Three things crossed my mind during the end credits to the remake of Brian De Palma’s 1976 adaptation of Stephen King’s book "Carrie": a memory of Gus Van Sant’s 1998 remake of "Psycho," the phrase "What for?" and a strong belief that this version’s director, Kimberly Peirce, blew the ending.
Three things crossed my mind during the end credits to the remake of Brian De Palma’s 1976 adaptation of Stephen King’s book “Carrie”: a memory of Gus Van Sant’s 1998 remake of “Psycho,” the phrase “What for?” and a strong belief that this version’s director, Kimberly Peirce, blew the ending.
“Psycho” was boasted of as being a frame-for-frame remake of the Hitchcock classic, and it actually was. And though this “Carrie” isn’t exactly a frame-for-framer, it’s close enough to tie right into that second thought: What for? Why remake a movie without adding anything new or improved? Both films took King’s book about a terribly shy loner of a girl, raised by a single mom who is so twisted by her religious beliefs she’s sure that everybody but her and her daughter is one, big collective devil.
Carrie (Chloe Grace Moretz) and her mom Margaret (Julianne Moore) are nice pieces of acting, but a lot of people saw the first film, and there will be comparisons. Moretz doesn’t appear to be quite as haunted as Sissy Spacek did the first time around, nor does Moore seem quite as seriously whacked as Piper Laurie. Both are damaged goods, but Mom almost revels in that fact, while Carrie – the object of ridicule and scorn in her senior year in high school, and likely for many years before – is desperate to be thought of as “normal.” Normalcy, of course, shouldn’t involve Mom regularly shoving her into a cramped closet space to pray for her soul, but that’s the life the Bible-thumping Mom has handed to her. Mom also works as a seamstress, and has an affinity for sharp objects, to be used as weapons on others or to matter-of-factly abuse her own skin.
The film gets down to business quickly with a faithful recreation of the original’s infamous girls locker room shower scene which, since it takes place in a high school, gives new meaning to the term “first period.” It also swiftly sets up the relationships between innocent, naive Carrie and the students and faculty members that eventually trigger the powers she didn’t know she had.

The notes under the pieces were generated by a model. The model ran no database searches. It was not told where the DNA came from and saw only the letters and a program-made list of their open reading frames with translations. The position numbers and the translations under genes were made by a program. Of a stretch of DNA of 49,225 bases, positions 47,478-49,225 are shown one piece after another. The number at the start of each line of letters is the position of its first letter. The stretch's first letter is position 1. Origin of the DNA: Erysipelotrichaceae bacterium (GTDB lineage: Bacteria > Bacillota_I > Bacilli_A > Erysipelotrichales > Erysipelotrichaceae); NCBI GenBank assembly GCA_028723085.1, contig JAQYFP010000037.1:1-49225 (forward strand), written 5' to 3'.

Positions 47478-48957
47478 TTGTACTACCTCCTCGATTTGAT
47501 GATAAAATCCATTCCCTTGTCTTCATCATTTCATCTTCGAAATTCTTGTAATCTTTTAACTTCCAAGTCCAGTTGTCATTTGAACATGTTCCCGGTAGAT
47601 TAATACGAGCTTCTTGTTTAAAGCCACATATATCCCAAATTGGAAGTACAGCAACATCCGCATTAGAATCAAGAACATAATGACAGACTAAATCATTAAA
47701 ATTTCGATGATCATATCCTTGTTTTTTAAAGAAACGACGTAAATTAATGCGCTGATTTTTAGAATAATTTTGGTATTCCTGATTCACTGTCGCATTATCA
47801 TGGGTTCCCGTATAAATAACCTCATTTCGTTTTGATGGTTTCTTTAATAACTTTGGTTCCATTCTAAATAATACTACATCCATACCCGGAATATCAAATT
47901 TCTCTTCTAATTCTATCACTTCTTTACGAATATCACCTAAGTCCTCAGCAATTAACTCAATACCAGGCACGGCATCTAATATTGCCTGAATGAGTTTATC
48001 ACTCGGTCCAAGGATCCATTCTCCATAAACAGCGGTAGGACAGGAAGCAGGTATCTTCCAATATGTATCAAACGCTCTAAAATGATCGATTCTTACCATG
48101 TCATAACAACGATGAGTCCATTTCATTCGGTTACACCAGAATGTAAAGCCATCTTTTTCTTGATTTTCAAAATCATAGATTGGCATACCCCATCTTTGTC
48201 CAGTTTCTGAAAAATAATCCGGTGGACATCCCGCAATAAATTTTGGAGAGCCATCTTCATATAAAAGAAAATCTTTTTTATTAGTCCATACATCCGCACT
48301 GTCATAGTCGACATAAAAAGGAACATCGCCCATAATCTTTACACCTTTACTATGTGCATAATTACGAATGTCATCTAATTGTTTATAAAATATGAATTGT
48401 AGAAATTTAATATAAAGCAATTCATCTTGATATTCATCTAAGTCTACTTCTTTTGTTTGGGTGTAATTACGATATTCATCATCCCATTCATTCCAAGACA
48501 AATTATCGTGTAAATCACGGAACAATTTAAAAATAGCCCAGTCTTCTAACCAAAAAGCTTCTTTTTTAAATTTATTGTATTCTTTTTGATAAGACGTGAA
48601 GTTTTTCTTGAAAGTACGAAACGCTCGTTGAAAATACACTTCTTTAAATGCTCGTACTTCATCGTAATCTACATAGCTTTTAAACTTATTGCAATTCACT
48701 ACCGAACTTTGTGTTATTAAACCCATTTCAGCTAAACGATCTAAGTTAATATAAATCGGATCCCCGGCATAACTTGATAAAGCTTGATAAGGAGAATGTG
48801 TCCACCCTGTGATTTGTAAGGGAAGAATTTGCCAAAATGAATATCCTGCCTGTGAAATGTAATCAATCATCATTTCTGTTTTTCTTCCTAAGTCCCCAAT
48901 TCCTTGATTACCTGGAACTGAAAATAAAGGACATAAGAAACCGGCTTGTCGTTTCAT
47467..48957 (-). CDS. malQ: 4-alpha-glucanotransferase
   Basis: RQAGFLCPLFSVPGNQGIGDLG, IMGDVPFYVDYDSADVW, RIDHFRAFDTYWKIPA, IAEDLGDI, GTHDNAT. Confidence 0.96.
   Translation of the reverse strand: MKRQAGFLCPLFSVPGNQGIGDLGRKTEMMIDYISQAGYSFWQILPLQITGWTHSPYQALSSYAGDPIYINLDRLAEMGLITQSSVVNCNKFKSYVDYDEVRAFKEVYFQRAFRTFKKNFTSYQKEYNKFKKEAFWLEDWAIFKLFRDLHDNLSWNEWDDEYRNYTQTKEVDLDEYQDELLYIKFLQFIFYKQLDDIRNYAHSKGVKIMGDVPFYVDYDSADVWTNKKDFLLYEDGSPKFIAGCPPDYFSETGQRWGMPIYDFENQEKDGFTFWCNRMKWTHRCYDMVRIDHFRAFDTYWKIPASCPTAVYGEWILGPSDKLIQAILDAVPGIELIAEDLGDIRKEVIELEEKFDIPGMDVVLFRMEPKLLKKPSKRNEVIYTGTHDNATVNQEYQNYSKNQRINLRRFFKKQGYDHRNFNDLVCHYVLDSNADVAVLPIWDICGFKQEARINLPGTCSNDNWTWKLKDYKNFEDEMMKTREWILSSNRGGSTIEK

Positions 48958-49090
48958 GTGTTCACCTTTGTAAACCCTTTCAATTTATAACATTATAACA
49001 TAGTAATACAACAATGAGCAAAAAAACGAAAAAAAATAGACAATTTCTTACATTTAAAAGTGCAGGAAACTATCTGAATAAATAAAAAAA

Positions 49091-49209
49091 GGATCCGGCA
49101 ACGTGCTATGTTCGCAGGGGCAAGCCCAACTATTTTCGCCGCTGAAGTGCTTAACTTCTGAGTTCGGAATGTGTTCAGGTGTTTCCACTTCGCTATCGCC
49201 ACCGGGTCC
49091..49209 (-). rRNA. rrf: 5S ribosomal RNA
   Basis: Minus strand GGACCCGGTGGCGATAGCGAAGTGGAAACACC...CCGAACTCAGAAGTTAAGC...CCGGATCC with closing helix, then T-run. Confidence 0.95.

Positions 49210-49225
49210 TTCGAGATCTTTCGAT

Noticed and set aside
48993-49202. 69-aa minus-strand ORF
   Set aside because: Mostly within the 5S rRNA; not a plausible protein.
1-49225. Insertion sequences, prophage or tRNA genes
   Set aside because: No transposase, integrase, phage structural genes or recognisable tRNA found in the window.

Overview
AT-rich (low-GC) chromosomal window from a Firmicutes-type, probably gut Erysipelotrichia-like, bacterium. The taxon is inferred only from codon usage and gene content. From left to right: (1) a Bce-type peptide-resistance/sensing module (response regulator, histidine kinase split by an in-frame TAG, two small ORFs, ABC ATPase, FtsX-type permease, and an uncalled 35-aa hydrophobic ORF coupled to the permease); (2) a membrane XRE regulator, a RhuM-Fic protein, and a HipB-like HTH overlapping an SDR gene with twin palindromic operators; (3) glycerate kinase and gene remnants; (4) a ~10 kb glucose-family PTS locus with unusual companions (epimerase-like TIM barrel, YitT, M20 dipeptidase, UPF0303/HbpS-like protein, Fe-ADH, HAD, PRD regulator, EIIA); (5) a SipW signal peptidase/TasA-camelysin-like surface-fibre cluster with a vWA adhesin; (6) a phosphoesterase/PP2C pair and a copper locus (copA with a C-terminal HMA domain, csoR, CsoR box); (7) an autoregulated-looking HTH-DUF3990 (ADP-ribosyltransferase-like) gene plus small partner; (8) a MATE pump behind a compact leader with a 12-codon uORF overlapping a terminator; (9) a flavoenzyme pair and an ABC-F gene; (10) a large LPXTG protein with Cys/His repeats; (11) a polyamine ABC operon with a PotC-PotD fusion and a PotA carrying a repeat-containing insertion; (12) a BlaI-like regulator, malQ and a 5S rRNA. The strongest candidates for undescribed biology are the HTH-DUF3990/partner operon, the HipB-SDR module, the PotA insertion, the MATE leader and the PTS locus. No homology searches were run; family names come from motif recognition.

For those who don’t know the book and haven’t seen the first film, the only important bit to be revealed here is that she’s capable of telekinesis, and other manifestations of the ability to move objects with the mind. But don’t make her angry. You wouldn’t like her when she’s angry.
The story is really a study of cruelty – of bullies and self-centered (or disturbed) individuals who would have others follow their way and only their way. Lord knows (oops, a religious reference) that teens have a tough enough time dealing with everyday life without these kinds of complications.
Carrie’s main foe (after her crazy mom) is Chris (Portia Doubleday), the school’s main mean girl, who has made a target of Carrie just because she’s kind of different. We also get a befuddled and wimpy school principal, a concerned gym teacher, another mean girl who turns good, and Carrie who, driven to extremes, soon discovers, researches, and starts practicing her powers against those who would do her harm. Our protagonist goes from being miserable to becoming happy to turning into one of those characters that makes a horror story a horror story.
A quick apology for saying that there’s nothing new about this version. The shower scene is caught on a smartphone and posted on the Web, and “Dancing with the Stars” gets a shout out. Other than that it’s familiar territory – less gothic and gaudy than De Palma’s and just a little more over the top in visual effects of mayhem.
The third thing that crossed my mind was the problem with the ending. Suffice it to say, the original’s caught audiences off guard. We got something we weren’t expecting, resulting in a wonderful communal scream. This one sets up the same ending, then pulls the rug out from under us. The audience I saw it with reacted with a communal groan.
Ed Symkus covers movies for More Content Now.
Written by Lawrence D. Cohen and Roberto Aguirre-Sacasa; directed by Kimberly Peirce
With Chloe Grace Moretz, Julianne More, Judy Greer